This afternoon the reading group Critical Conversation will be discussing a text by Rosi Braidotti titled, “In Spite of the Times: The Postsecular Turn in Feminism.” In preparation I thought it might be helpful to outline the position taken in the paper and draw up a few questions.
The subtitle of the paper is really an apt description of the work of the paper. Braidotti begins by outlining the origins of feminism as nestled within the larger Enlightenment project which critiqued and largely rejected religious dogma and clerical authority. This was based in a larger ‘negative’ position which functioned in a primarily oppositional mode and at times seemed “to have only paradoxes to offer” (3). This position has led to some difficulties as the critique has, at times, been shifted wholesale onto the Muslim community resulting in blatant racism.
With the ‘return of religion’ many monotheisms have been developing a conservative politics based on ‘strong foundations’ that function at a number of disjunctions (separating women from mothers / gays from humanity / sexuality from health / science from faith).
Braidotti then proceeds to ask how ‘secular’ feminism really is in its various manifestations. Here she cites a number feminist representatives within monotheistic religions as well as more marginal ‘spiritual’ forms. This leads to the assertion that,
All non-secularists stress the deep spiritual renewal that is carried by
and is implicit in the feminist cause, insisting that it can be of benefit to
the whole of mankind and not only to the females of the species (Russell,
1974). This humanist spiritual aspiration is ecumenical in nature and
universalist in scope. (7)
The question then becomes a matter of how to maintain a universal scope while avoiding the temptation to seize this vision and establish it for all on their terms.
In an interesting turn of phrase Braidotti then speaks of the spiritual ‘residue’ that remains at work in secularism through its expression as a negation of particular religious forms. The postsecular problematizes this position in light of increasingly complex expressions of ethnicity and diversity that are not allowing themselves to be defined under one ‘rational’ vision. The second feature which secularism has not accounted for is a more psychoanalytic perspective which includes vital drives and totemic structuring of psychic order and social cohesion.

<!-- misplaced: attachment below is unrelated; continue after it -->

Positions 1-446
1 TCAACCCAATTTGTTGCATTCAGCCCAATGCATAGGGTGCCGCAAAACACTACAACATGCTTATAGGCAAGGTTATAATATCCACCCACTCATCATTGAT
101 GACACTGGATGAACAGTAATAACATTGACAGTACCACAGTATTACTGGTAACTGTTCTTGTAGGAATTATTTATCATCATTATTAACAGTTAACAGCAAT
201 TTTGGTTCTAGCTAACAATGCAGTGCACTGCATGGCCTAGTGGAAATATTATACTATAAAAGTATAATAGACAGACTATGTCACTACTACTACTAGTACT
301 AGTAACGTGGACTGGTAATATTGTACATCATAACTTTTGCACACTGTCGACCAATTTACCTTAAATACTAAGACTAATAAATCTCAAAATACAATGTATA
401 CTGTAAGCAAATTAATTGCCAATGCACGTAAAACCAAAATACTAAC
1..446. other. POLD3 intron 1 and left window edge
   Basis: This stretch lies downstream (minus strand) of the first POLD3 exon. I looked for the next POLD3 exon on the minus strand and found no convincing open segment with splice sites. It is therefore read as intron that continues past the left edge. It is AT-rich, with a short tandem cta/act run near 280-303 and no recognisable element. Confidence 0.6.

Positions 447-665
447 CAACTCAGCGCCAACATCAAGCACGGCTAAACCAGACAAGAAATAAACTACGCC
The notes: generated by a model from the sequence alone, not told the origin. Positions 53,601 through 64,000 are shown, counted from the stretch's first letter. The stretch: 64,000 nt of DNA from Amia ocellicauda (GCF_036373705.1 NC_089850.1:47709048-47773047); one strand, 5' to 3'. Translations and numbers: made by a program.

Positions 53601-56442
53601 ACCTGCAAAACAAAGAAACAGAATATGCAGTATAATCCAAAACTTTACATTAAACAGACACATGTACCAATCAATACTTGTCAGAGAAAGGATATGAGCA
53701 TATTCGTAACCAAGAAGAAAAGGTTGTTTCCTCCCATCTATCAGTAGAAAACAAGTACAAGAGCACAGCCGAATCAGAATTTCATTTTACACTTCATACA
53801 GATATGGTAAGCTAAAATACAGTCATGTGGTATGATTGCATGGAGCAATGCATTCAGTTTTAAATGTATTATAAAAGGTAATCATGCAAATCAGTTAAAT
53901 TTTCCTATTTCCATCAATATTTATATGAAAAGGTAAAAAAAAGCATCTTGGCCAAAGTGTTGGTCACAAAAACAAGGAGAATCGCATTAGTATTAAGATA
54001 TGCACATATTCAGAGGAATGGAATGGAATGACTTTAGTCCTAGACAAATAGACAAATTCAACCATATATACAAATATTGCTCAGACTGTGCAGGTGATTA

The main psychoanalytic insight therefore concerns the importance of
the emotional layering of the process of subject-formation. This refers to the
affective, unconscious and visceral elements of our allegedly rational and
discursive belief system. (11)
As I near as I understand this appears to be a definition of ‘spirituality’ by Braidotti. And it is in these elements that she finds more “residues of religious worship practice.”
From here Braidotti outlines “Vital Feminist Theories” which reflect a process rather than foundationalist or idealist ontology. In this account “immanence expresses the residual spiritual values of great intimacy and a sense of belonging to the world as a process of perpetual becoming.” And further, “What is postsecular about this is the faith in potential transformation of the negative and hence in the future” (13). The position is no longer based in a negative or reactionary critique of what is destructive but attempts to explore how the creation of conditions for liberation can be achieved which allows it to address expressions (religious or otherwise) in their particularity without rejecting them under a prior ideology (anti-clericalism for instance).
What this means practically is that the conditions for political and
ethical agency are not dependent on the current state of the terrain. They
are not oppositional and thus not tied to the present by negation; instead
they are affirmative and geared to creating possible futures.
. . .
As Rich put it in her recent essays,
the political activist has to think ‘in spite of the times’ and hence ‘out of my
time’, thus creating the analytics – the conditions of possibility – of the
I set this paper within similar moves being made which attempt to take greater account for the mutual positioning that occurs between religion and secularism. In this case feminism is taken seriously as a ‘third’ in its attempt to form subjectivities that will find ways of affirming “what is not contained in the present conditions.” What are some questions, theological or otherwise, that arise from reading this piece?
What do theological anthropologies say about the ‘subject’ and subject formation? It would seem to me that dominant practices of subject formation in the church would fall under the critique of most global monotheistic religion leveled by Braidotti.
Do we accept her characterization of religion? Is what she is placing religion/spirituality under (as a ‘residue’ of) too nebulous to have real social and subjective traction?
How do we navigate the Western world with secularized accounts of prior religious commitments (humanism)? And further do we need to simply learn to ‘take our place’ amidst a larger collaborative project? Do we need to ‘become less’ so that salvation/liberation would become more?
What is the theological concept of ‘new’? Is it actually a return to the old?